Roy Hodgson
Hodgson has much to ponder ahead of announcing his squad. Getty Images

Though England's achievement of finishing qualification for the 2016 European Championships with a 100% win record from their 10 games should not be understated, it is a feat that should not be laboured on or held with any significance ahead of the challenge facing them next summer. The reality is Roy Hodgson's side are no more developed than they were 16 months ago, when they crashed out of the World Cup in the group phase without a single victory.

It says much about the group, where the opposition had an average Fifa world ranking of 91<sup>st, that the upcoming friendlies against Spain, France and Germany will be a greater indicator as to England's progression since their harrowing experience in Brazil. Hodgson's side have looked ponderous and dithering at times and could once again be cannon fodder.

A combination of injury and the standard of opposition allowing for experimentation had led to Hodgson using a massive 33 different players during the 10 qualifying matches, leaving him with several selection dilemmas ahead of selecting his squad for the competition. To assist the England boss, IBTimes UK has looked at those used over the past year since the World Cup, plus a few potential wildcards, and compiled the 23-man playing party for next summer, fitness permitting. Roy need not worry.

Jordan Pickford
Pickford has won two caps for the England Under-21s. Getty Images

Goalkeepers: Joe Hart, Jack Butland, Jordan Pickford

Joe Hart played in all but one of England's qualifiers and is as reliable as any member of Hodgson's roster. Jack Butland's clean sheet against Lithuania, though mostly achieved as a spectator, coupled with his promotion into the Stoke City first team should see him elevated to number two. As for the number three, tournament experience could prove vital for the development of Sunderland's Jordan Pickford, who has two Under-21 caps. The selection of older reserves, with little hopes of usurping Hart, would be a wasteful selection.

Contenders: Fraser Forster, Tom Heaton

Eric Dier
The uncapped Eric Dier has been Tottenham's most consistent performer this season Getty Images

Defenders: Nathaniel Clyne, Chris Smalling, Eric Dier, John Stones, Phil Jones, Gary Cahill, Luke Shaw, Ryan Bertrand

The primary dilemma facing Hodgson surrounds who will be selected at left-back, with injury concerns currently hanging over two contenders. Though Leighton Baines is expected back before the end of the year, Luke Shaw is facing a longer spell out with a double broken leg. The Manchester United full-back should be first choice if fit, and must be joined by Ryan Bertrand, who has been the Premier League's best left-back since joining Southampton. Kieran Gibbs and Danny Rose will suffer due to not being first choice at their clubs, while Baines' best days are now behind him.

Elsewhere, with deputies to Nathaniel Clyne few and far between, Hodgson must flood his defence with utility options. Chris Smaling, John Stones – the first choice centre-back pairing – and Phil Jones should be joined by the uncapped Eric Dier of Tottenham, who has impressed this season. He edges the marginalised Calum Chambers, but Gary Cahill should win the race over Phil Jagielka as the figure of experience.

Contenders: Calum Chambers, Leighton Baines

Ross Barkley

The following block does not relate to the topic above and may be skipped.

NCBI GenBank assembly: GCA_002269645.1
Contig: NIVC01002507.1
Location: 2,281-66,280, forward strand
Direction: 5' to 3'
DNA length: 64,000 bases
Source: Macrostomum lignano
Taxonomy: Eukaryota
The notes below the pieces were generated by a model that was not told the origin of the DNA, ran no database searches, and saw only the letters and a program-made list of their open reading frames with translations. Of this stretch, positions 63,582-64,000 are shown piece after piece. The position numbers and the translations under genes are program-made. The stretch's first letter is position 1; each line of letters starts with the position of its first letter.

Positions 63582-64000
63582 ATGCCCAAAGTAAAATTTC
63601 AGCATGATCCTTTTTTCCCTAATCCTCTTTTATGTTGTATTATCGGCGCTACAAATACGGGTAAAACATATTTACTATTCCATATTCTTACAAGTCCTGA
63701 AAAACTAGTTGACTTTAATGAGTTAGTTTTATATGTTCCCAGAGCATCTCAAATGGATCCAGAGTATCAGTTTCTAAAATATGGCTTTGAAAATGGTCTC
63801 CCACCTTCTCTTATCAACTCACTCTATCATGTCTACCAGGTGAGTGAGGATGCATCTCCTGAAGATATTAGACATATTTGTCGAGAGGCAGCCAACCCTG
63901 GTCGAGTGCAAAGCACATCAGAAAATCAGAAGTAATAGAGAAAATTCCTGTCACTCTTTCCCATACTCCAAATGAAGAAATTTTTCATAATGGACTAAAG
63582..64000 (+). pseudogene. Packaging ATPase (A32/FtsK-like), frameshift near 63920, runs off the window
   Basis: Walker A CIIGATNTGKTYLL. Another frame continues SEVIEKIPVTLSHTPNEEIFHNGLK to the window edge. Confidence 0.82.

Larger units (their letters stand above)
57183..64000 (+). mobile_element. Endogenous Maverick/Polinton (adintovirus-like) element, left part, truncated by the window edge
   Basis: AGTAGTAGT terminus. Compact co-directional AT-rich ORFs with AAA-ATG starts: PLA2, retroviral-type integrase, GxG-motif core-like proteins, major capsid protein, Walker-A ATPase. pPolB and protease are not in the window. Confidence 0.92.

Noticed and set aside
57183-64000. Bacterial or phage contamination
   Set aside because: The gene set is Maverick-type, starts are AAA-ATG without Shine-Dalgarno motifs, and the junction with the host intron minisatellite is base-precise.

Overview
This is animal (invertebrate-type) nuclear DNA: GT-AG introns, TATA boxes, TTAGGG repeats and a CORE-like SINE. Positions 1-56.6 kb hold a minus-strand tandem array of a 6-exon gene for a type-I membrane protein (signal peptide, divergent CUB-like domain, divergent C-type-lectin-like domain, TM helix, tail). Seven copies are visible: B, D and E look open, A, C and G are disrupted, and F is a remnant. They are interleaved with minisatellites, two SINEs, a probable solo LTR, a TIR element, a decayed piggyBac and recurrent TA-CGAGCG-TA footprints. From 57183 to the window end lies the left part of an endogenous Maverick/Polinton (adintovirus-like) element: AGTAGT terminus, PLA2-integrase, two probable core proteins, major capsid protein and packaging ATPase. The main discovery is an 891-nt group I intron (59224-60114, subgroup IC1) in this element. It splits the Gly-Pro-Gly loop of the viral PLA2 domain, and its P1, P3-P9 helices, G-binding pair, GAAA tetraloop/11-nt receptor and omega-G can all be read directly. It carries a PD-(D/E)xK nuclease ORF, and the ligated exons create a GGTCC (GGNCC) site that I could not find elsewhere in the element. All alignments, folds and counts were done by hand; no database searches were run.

Ross Barkley impressed in the final two qualifiers against Estonia and Lithuania Getty Images

Midfielders: Michael Carrick, Fabian Delph, James Milner, Ross Barkley, Jack Wilshere

Jordan Henderson is the glaring omission, with few players having made more than his six appearances during qualifying, but without being a probing attacking player, defensively shrewd or a creative force, he does not bring enough to the England team. His deficiencies are made up for by the likes of Fabian Delph, who impressed before being struck down by injury, and Ross Barkley, who has the capacity to light up the tournament. Michael Carrick and Jack Wilshere can control games, with James Milner providing the versatility needed during any competition. Next summer comes too soon for Spurs pair Dele Alli and Ryan Mason.

Contenders: Jordan Henderson, Dele Alli, Ruben Loftus-Cheek

Alex Oxlade-Chamberlain
Alex Oxlade-Chamberlain's form has tailed off since the start of the campaign Getty Images

Wingers: Adam Lallana, Alex Oxlade-Chamberlain, Raheem Sterling

A trio all horribly out of form but with the capacity to rip defences apart given the opportunity. Alex Oxlade-Chamberlain is perhaps the most exposed of the three, with his place at Arsenal far from secure, but it is the form of Sterling that is of most concern since his big-money move to Manchester City. Lallana's fitness concerns are a worry too but Jurgen Klopp appears the perfect manager to nurture his undoubted talent.

Contenders: Jason Puncheon, Wilfried Zaha

Theo Walcott
Theo Walcott has scored ten goals in his last ten starts for club and country Getty Images

Forwards: Theo Walcott, Harry Kane, Daniel Sturridge, Wayne Rooney

England will arrive in France with their record international goalscorer in toe, but the role of Wayne Rooney, not least his position, is yet to be decided. Theo Walcott has finally proved himself in a central role ahead of Olivier Giroud at Arsenal, and has a recent goal record to prove it. Harry Kane may be overworked but he provides something different at the pivot of the attack, and Daniel Sturridge is the country's best finisher. Danny Welbeck has plenty of credit in the bank with England but will have missed nine months by the time he returns in 2016.

Contenders: Saido Berahino, Danny Welbeck